The last five chapters were either more drudgery or topics I wasn't interested in, so I skipped them and called it quits for this long and tedious book. For completeness, those chapters are on how to think when parallel programming (so a pep talk on what to think about from authors that couldn't clearly describe much else in the book), multi-GPU programming, OpenACC (another GPU programming framework, like CUDA), still more performance considerations, and a summary chapter. 

I couldn't bring myself to keep reading chapters that wouldn't amount to anything, so I put down the book after finishing the last chapter on application case studies. I found that chapters seven through sixteen contained most of the useful information in the book, but the introduction to CUDA programming was too verbose and confusing. There are much better books out there for learning that part of CUDA programming. Case in point: CUDA by Example or the next book in this review.

Professional CUDA C Programming

Unlike the last book, I was surprised by how readable this book was. The authors did an excellent job of presenting concepts in CUDA programming in a clear, direct, and succinct manner. They also did this without resorting to humor, which can sometimes work if the author is an excellent writer, but it often feels forced and lame when done poorly. It's better to stick to clear descriptions and tight writing, as these authors did quite well. I was actually disappointed that I didn't read this book first, instead saving it until last, because it did the best job of explaining all of the CUDA programming concepts while covering essentially the same material as Programming Massively Parallel Processors and certainly more than CUDA by Example

The first chapter is the obligatory introduction to CUDA with the requisite Hello, World program showing how to run code on the GPU. Right away, we can see how well-written the descriptions are with this discussion of how parallel programming is different than sequential programming:

When implementing a sequential algorithm, you may not need to understand the details of the computer architecture to write a correct program. However, when implementing algorithms for multicore machines, it is much more important for programmers to be aware of the characteristics of the underlying computer architecture. Writing both correct and efficient parallel programs requires a fundamental knowledge of multicore architectures.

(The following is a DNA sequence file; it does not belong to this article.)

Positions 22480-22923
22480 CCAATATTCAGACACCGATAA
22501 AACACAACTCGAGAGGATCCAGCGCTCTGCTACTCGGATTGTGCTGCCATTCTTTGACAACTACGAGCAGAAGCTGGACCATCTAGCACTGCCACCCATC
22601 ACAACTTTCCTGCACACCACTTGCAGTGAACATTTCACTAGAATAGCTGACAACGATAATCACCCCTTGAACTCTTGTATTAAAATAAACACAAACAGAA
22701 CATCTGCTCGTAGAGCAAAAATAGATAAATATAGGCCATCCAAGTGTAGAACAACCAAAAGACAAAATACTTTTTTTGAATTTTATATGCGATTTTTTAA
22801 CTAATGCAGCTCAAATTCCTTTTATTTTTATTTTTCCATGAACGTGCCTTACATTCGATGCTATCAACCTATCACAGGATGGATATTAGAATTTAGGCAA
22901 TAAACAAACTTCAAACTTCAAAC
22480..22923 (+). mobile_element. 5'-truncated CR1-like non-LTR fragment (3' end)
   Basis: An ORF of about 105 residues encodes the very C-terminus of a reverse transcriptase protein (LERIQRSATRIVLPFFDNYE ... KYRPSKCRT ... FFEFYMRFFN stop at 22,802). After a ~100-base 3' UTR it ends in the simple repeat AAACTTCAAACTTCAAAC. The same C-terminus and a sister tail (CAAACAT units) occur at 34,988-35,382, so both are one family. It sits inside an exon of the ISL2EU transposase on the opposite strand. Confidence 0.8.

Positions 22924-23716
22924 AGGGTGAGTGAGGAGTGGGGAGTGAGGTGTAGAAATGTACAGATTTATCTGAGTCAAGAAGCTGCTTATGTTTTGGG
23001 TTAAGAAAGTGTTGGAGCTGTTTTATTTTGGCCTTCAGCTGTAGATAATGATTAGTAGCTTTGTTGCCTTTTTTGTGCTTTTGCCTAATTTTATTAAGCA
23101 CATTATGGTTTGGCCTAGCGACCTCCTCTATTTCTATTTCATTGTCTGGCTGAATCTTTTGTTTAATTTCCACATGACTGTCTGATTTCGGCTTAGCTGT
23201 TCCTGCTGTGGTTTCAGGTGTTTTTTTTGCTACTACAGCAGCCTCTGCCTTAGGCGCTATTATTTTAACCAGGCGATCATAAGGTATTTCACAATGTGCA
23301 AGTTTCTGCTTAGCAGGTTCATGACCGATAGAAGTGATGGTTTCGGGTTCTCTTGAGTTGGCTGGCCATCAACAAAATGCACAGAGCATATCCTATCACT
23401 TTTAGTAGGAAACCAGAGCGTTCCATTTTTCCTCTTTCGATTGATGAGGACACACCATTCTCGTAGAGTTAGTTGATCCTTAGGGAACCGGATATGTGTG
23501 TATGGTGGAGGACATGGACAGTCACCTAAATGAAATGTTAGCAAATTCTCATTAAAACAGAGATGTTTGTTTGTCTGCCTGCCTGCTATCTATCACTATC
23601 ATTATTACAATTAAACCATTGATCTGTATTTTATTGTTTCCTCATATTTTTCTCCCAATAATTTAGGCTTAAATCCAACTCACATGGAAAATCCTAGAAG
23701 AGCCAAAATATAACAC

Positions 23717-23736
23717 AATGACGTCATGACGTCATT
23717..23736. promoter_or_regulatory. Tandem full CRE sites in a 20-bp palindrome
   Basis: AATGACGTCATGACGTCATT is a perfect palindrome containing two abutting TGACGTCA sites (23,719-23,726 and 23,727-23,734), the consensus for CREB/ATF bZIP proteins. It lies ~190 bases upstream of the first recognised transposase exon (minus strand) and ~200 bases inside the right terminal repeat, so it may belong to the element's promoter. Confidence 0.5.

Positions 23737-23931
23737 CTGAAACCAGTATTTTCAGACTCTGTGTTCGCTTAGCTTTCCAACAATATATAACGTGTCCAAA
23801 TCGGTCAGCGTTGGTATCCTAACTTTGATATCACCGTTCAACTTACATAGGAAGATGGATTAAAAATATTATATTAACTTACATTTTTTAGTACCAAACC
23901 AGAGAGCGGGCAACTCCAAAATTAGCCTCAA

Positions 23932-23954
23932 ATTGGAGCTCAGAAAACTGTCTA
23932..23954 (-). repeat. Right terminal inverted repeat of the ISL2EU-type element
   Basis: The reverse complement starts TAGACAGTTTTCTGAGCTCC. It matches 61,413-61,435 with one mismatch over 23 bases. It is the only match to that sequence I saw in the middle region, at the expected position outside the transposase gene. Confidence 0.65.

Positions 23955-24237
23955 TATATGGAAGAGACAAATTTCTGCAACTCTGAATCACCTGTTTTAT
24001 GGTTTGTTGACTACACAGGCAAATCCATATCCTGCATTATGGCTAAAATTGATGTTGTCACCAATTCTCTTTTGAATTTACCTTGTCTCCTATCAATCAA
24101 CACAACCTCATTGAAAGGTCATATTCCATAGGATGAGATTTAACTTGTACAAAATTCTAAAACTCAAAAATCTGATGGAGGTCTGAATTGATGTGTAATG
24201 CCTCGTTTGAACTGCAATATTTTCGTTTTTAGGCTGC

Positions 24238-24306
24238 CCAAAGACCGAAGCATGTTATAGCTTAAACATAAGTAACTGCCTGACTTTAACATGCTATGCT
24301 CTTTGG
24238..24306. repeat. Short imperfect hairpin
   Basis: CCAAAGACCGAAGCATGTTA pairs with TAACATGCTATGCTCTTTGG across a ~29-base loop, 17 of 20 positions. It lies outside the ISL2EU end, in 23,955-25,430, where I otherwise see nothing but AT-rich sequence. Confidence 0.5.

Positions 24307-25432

We need to be prepared to think differently about problems when parallel programming, and we're going to have to learn the architecture of the underlying hardware to make full use of it. That leads us right into chapter 2, where we learn about the CUDA programming model and how to organize threads on the device, but it doesn't end there. Throughout the book we're learning more and more about the nVidia GPU architecture (specifically the older Fermi and Kepler architectures, since those were available at the time of the book's writing) in order to take full advantage of its compute power. I like how the authors grounded their discussions in specific GPU architectures and showed how the architecture was evolving from one generation to the next. I'm sure the newer Pascal, Volta, and Turing architectures provide more advanced and flexible features, but the book builds a great foundation. Chapter 2 also contains the clearest definition of a kernel that I've seen, yet:
A kernel function is the code to be executed on the device side. In a kernel function, you define the computation for a single thread, and the data access for that thread. When the kernel is called, many different CUDA threads perform the same computation in parallel.